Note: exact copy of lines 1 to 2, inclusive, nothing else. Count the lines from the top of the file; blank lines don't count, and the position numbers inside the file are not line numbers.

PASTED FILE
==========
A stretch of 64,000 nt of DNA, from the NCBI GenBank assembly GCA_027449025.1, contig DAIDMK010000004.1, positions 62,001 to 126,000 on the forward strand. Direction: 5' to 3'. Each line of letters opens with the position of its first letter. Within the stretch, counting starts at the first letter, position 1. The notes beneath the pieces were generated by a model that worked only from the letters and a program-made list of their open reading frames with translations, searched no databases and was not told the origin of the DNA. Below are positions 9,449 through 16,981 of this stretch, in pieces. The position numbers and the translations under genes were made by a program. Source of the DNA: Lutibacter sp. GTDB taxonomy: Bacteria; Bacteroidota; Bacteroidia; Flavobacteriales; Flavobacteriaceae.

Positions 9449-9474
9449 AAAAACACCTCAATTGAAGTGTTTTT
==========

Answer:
A stretch of 64,000 nt of DNA, from the NCBI GenBank assembly GCA_027449025.1, contig DAIDMK010000004.1, positions 62,001 to 126,000 on the forward strand. Direction: 5' to 3'. Each line of letters opens with the position of its first letter. Within the stretch, counting starts at the first letter, position 1. The notes beneath the pieces were generated by a model that worked only from the letters and a program-made list of their open reading frames with translations, searched no databases and was not told the origin of the DNA. Below are positions 9,449 through 16,981 of this stretch, in pieces. The position numbers and the translations under genes were made by a program. Source of the DNA: Lutibacter sp. GTDB taxonomy: Bacteria; Bacteroidota; Bacteroidia; Flavobacteriales; Flavobacteriaceae.

Positions 9449-9474